CrashPlan’s client is written in Java for cross-platform support. But it installs its own version of the JRE, so you won’t have to hassle with installation. However, you’ll want to shut down apps when it runs.
Carbonite does not currently offer Macs equivalent features as Windows.
ArqBackup.com (@arqbackup) charges $49.99 one time for their program which stores data in your account on the various generic cloud vendors (Amazon Cloud Drive, Amazon Web Services (S3 or Glacier), Google Drive, Google Cloud Storage (including “Nearline”), Dropbox, Microsoft OneDrive, GreenQloud, DreamObjects from Dreamhost.com, etc.).
This approach enables you to take advantage of free offers such as unlimited picture storage on Amazon Cloud Drive for Amazon Prime users.
The company points users to an open-source restore software which requires use of a command-line interface for those comfortable with crafting a command such as:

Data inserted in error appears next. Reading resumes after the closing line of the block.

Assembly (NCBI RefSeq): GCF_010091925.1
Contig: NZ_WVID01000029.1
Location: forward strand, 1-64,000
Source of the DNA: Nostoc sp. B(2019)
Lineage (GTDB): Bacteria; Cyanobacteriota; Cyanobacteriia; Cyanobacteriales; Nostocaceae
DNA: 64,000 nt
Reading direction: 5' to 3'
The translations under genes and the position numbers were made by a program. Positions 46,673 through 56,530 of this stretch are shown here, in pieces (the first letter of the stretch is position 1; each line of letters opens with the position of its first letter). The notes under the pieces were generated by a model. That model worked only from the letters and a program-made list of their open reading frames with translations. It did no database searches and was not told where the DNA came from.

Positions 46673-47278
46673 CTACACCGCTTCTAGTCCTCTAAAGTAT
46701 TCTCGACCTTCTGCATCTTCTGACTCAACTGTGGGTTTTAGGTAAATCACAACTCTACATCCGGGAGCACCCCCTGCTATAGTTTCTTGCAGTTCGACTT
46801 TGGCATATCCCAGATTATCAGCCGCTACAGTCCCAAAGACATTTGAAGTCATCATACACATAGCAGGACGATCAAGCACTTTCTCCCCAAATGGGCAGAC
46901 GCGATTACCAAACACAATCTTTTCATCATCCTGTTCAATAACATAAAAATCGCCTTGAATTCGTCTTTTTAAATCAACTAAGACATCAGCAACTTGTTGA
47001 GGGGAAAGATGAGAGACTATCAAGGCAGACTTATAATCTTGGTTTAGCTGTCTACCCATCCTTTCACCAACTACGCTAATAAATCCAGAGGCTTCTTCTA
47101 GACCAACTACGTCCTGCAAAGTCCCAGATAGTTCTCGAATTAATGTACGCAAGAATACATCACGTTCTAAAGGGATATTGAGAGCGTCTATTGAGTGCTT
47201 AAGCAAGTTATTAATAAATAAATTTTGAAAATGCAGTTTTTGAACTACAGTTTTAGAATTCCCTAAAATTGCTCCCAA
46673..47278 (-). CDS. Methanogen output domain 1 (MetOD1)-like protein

$ arq_restore restore 32D9D7A2-3B3E-4BE7-B85B-0605AF24F570 password 7C554E65-4324-4B81-9675-4D6EA686B0DD 10000 aws AKIAIPXLWYHBMEO22ZNQ QMqT0cdSuHs6eCanSVGr/odThlgoBqYfiWuOsOGI akiaiyuk3n3tme6l4hfa.com.haystacksoftware.arq
Immutable Snapshots of Cloud Servers
What are needed are not just backups, but Snapshots which add to backup data versioning and other metadata, usually taken more frequently than once a day.
Snapshots capture the state of and location of files and blocks that make up files at a specific time to which a customer can roll back. More than just a record of state, metadata includes deleted data, parent copies, and so on, which all need to be retained.
Backup suppliers have added encrypted, mechanisms that lock snapshots from being moved or mounted externally, and multifactor authentication (MFA) to access them.
The time spent by attackers inside systems – “dwell time” – averages 11 days according to Sophos and 24 days according to Mandiant. During this period, they will be carrying out reconnaissance, moving laterally between different parts of the network, gathering credentials, identifying sensitive and lucrative data, exfiltrating data, and so on.